ABC to cable: Leave the downconversion to us.
The broadcaster last week said its 10 owned-and-operated stations will continue to offer standard-definition, 4:3 feeds to cable operators after the Feb. 17, 2009, government-mandated switchover to all-digital broadcasts.
That will eliminate the need for a cable system to downconvert a station's primary high-definition feed into analog format before distributing it to subscribers.
CableLabs CEO Dick Green, in a prepared statement, said: “We're delighted that the ABC-owned TV stations are offering this valuable service benefiting cable subscribers who will continue to depend upon a standard-definition signal after Feb. 17.”
“These extra feeds will help ensure that the highest-quality signal is provided to our local ABC viewers who continue to have analog television sets in their homes by the Feb. 17 cutoff date,” Walter Liss, president of the ABC Owned Television Stations Group, said in a statement.
ABC expects the SD feeds to be available for at least a year, with the end-date depending on the progress made in converting sets for digital reception.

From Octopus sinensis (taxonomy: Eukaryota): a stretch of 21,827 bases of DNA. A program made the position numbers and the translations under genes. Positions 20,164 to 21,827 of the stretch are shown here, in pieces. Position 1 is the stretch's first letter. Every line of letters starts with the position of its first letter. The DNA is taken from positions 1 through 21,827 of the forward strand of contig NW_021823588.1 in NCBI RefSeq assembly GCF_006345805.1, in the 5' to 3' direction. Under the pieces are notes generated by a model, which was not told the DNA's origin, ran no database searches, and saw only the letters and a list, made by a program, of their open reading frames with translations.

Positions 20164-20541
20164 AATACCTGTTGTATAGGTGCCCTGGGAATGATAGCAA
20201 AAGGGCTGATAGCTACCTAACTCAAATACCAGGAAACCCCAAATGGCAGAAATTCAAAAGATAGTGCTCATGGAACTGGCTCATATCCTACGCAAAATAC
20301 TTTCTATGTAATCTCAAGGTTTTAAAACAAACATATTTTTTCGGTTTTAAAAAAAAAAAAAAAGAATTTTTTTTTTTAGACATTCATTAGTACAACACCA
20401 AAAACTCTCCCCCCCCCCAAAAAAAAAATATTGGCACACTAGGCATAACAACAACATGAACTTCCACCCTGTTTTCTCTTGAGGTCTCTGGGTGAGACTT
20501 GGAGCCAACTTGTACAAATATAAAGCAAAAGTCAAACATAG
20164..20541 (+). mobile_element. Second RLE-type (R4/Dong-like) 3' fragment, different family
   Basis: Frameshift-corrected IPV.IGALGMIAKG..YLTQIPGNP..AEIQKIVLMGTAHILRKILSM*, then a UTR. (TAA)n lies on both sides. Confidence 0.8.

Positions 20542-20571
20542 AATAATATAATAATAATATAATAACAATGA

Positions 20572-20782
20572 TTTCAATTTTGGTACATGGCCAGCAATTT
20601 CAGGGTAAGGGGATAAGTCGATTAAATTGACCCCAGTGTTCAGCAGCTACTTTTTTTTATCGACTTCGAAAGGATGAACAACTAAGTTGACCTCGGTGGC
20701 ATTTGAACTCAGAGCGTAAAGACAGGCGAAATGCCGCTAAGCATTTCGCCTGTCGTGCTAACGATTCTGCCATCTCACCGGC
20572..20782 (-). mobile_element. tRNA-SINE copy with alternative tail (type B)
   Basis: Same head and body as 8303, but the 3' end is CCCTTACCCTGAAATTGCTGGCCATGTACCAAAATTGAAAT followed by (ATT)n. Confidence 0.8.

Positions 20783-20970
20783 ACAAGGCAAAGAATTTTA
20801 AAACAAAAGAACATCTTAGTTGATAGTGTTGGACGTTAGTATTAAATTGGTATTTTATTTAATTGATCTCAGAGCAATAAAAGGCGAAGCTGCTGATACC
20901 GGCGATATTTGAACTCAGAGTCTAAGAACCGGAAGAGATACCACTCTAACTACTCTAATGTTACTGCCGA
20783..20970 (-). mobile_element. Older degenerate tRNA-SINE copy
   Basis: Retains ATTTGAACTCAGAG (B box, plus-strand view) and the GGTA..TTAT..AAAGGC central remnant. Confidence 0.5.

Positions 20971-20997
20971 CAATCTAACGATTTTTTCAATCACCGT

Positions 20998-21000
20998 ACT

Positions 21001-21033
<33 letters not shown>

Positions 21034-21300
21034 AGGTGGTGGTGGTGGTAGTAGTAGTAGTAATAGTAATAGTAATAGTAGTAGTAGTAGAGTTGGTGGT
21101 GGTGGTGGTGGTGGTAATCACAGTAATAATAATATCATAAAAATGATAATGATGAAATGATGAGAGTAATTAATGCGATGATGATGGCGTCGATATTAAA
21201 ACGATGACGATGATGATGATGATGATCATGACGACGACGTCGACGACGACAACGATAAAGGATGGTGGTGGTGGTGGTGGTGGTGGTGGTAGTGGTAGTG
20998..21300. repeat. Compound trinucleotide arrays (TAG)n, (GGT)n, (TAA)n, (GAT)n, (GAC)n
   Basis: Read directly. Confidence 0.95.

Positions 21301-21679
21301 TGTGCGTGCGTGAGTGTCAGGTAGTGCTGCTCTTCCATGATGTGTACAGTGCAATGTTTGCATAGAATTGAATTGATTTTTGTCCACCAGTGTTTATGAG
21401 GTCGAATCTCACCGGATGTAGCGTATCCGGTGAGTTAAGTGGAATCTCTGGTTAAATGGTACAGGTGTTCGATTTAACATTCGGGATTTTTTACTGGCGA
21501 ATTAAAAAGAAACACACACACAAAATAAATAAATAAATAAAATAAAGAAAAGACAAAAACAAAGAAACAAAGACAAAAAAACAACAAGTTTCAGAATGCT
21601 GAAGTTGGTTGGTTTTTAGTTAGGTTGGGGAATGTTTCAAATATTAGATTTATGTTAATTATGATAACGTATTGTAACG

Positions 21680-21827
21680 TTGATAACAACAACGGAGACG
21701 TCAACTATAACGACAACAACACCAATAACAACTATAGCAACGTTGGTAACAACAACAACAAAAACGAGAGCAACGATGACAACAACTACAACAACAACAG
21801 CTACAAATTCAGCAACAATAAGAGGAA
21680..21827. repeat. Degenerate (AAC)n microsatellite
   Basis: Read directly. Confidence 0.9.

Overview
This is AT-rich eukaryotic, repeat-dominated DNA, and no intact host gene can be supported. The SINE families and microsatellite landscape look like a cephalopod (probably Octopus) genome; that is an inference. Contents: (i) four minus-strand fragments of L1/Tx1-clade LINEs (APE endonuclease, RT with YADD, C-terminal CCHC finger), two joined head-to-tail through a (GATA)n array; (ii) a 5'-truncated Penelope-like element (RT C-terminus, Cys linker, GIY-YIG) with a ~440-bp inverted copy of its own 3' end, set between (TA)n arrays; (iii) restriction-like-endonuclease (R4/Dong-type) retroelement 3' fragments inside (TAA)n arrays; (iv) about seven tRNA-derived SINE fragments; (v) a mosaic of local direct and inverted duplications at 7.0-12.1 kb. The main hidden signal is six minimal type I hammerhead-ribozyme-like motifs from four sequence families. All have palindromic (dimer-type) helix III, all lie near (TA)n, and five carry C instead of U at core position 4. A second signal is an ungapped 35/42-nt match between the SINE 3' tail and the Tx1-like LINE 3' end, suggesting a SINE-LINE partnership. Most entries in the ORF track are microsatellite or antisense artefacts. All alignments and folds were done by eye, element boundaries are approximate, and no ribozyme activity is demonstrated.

The stations will offer cable operators either a digital downconverted HD feed or an analog feed if that is the only wireline service available, according to ABC vice president of corporate projects Julie Hoover.
The 10 ABC-owned television stations are: WABC (New York); KABC (Los Angeles); WLS (Chicago); WPVI (Philadelphia); KGO (San Francisco); KTRK (Houston); WTVD (Raleigh-Durham, N.C.); KFSN (Fresno, Calif.); WJRT (Flint, Mich.); and WTVG (Toledo, Ohio).
According to ABC, all told the station group reaches about 24% of the nation's TV households.